Native Title exists in common law and does not require section 51(xxvi) to exist, however, the racist amendments made in 1997 to the Native Title act do require that the government maintain a Special Races Powers over Aboriginal people so they can enact this detrimental law and the same goes for the Hindmarsh Island Bridge Act, they both require that the government can discriminate based on race to remain valid. So the total repeal of section 51 (xxvi) and the prevention of creating another Special Races Power for the Federal government is the most favourable option for First Peoples in this country. Let us let the mistakes of the Howard government be learnt and let them fall where they may and prevent any Federal government from an ability to create detrimental racist laws in the future. The suggestion to create a Section 51a or amending Section 51(xxvi) and enabling the Federal government to have a Special Races Power over Aboriginal Peoples needs to be widely condemned, as it is and always will be fundamentally a racist move.

The best move for the country is to remove the right for the government to make detrimental racist laws in this country. And the option of providing them with another more specific right to make exclusive race based laws for Aboriginal and Torres Strait Islander people is to be rejected wholeheartedly by every decent person in the country. The right to make laws based on race is appalling and something that should never be repeated. In the words made famous by George Santayana ‘If we don’t learn from the mistakes of the past then we are condemned to repeat them’, rings most loudly here. We must as a modern society understand our past and learn from our mistakes and we must never repeat them. We must say good-bye to Special Race Power clauses in any Constitution and not recreate it.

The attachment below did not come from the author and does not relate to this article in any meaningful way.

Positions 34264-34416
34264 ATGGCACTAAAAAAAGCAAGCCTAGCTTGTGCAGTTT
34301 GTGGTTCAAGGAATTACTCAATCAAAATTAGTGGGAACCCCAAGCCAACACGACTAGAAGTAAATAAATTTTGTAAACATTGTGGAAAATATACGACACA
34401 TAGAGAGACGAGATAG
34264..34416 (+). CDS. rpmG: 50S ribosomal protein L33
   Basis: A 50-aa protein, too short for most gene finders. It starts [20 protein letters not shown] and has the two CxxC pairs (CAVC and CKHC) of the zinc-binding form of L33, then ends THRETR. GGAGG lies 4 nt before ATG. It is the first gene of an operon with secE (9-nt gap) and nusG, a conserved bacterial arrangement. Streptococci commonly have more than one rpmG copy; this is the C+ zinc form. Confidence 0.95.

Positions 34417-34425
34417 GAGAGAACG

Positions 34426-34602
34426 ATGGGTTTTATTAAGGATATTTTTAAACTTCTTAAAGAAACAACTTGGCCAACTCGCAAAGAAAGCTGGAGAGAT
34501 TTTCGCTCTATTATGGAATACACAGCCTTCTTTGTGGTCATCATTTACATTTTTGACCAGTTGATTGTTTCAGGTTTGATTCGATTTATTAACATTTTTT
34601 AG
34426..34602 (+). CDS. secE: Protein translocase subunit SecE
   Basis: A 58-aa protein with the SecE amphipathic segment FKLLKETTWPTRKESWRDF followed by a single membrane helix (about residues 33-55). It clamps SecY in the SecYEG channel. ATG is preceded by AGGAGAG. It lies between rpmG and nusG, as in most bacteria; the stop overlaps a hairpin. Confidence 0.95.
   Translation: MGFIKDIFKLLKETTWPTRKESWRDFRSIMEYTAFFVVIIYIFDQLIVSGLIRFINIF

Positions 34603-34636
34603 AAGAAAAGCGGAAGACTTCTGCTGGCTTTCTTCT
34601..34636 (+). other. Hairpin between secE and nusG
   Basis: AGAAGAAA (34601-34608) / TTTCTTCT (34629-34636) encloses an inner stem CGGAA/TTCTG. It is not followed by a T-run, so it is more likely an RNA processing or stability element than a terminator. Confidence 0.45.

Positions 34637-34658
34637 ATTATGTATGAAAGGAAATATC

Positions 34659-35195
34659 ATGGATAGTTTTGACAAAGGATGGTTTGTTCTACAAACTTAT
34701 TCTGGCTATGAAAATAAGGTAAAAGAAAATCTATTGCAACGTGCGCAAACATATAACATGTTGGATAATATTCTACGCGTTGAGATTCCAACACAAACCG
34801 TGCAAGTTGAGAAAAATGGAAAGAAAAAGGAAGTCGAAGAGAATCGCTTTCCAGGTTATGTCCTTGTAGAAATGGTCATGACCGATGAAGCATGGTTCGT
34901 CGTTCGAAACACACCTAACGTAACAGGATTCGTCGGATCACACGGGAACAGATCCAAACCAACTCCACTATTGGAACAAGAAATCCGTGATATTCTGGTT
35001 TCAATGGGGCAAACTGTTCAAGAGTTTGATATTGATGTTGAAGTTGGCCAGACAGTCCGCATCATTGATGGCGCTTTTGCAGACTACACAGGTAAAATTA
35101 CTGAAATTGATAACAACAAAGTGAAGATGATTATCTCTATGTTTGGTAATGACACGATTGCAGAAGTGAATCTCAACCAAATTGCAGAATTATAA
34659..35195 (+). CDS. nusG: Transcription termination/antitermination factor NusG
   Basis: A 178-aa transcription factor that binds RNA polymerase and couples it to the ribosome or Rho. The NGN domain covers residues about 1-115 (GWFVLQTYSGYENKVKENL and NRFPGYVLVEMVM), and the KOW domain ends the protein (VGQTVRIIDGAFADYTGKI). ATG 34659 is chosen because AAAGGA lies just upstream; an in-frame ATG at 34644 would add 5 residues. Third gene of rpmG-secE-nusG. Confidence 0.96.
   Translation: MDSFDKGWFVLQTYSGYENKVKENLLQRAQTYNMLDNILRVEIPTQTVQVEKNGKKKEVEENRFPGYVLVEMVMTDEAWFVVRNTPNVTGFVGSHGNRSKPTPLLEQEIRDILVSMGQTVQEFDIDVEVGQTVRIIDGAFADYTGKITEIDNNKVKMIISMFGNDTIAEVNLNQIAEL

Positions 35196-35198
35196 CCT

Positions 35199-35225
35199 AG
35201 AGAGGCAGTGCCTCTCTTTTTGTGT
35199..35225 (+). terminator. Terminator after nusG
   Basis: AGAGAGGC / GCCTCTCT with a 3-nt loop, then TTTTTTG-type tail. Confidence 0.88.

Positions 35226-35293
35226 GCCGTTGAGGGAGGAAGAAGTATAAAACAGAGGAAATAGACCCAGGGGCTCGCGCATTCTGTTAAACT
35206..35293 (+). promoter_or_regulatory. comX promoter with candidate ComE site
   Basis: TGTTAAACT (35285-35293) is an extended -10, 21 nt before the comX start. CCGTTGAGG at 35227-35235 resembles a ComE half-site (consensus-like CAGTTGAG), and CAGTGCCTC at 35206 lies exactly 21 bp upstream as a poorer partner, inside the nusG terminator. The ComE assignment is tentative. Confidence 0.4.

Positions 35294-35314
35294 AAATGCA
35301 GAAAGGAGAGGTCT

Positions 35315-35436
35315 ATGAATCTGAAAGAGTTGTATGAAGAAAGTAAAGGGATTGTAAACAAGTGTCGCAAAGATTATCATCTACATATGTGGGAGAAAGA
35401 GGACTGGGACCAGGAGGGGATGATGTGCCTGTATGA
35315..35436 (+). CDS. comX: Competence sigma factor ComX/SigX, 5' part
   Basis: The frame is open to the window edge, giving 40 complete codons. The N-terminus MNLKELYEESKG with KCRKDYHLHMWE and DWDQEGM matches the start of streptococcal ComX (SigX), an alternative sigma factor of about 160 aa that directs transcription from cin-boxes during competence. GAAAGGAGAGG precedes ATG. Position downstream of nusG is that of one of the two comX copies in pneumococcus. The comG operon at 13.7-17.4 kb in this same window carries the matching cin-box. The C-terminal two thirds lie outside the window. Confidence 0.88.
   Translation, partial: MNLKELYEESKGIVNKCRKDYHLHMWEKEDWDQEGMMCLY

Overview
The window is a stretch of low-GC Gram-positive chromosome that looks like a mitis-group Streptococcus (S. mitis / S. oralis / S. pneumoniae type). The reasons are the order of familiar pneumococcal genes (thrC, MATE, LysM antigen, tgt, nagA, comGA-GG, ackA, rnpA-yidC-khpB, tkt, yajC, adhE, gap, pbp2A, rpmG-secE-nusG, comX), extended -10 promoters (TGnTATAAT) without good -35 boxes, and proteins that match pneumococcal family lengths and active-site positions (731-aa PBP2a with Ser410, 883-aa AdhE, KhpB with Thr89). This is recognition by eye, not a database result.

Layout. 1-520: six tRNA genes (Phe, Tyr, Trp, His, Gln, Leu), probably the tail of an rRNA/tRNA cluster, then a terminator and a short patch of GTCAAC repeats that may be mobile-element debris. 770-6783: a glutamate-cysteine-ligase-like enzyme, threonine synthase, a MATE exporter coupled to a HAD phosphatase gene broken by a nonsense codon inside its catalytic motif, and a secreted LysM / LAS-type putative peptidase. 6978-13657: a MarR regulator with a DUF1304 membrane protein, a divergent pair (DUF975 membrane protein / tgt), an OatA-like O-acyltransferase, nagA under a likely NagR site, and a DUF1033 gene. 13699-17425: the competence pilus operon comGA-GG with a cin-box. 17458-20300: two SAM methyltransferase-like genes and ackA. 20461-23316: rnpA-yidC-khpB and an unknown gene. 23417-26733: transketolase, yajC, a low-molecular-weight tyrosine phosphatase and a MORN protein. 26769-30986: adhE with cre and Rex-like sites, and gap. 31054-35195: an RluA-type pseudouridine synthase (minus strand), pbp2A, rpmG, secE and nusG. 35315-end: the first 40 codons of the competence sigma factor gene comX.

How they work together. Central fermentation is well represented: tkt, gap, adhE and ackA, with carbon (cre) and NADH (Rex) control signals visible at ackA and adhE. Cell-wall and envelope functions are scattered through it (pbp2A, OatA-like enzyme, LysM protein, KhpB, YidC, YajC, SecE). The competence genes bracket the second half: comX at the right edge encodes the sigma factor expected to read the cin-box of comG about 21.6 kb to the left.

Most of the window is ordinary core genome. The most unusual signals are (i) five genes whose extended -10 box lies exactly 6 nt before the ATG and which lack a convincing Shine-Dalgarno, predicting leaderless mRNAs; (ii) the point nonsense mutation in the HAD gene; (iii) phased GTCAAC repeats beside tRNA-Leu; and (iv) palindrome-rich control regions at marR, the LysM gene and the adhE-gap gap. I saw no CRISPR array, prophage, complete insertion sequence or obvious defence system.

The ideal movement for this country is to rectify its past mistakes. To go back to the start and find the root cause of what is ailing this nation when it comes to the lands First People, and identify the problem and remedy it.

From the team at WE OPPOSE RECOGNITION and from a First Peoples of the continents perspective, we can see that at the root of this colonial conundrum is the fact that basic human decency and respect has yet to be shown to First Peoples from the colonial institutions that now reside on this land. No treaty was ever agreed upon and not one of the First Nations Peoples have acquiesced their sovereignty to the Crown. This leaves the fundamental question to be asked: how can the Commonwealth claim to have the right to make laws for a separate sovereign groups of Peoples that have not been conquered nor acquiesced their sovereign right to govern themselves and their homelands? When was First Peoples’ consent to be governed obtained? Where is the social contract? Australia fundamental dilemma is that it has no legitimate claim to authority over First Peoples and their land. If the country is not looking to amend the root cause to its problems than why waste our time and energy on tinkering around the edges and potentially making things worse? And this is one of the reasons why WE OPPOSE RECOGNITION!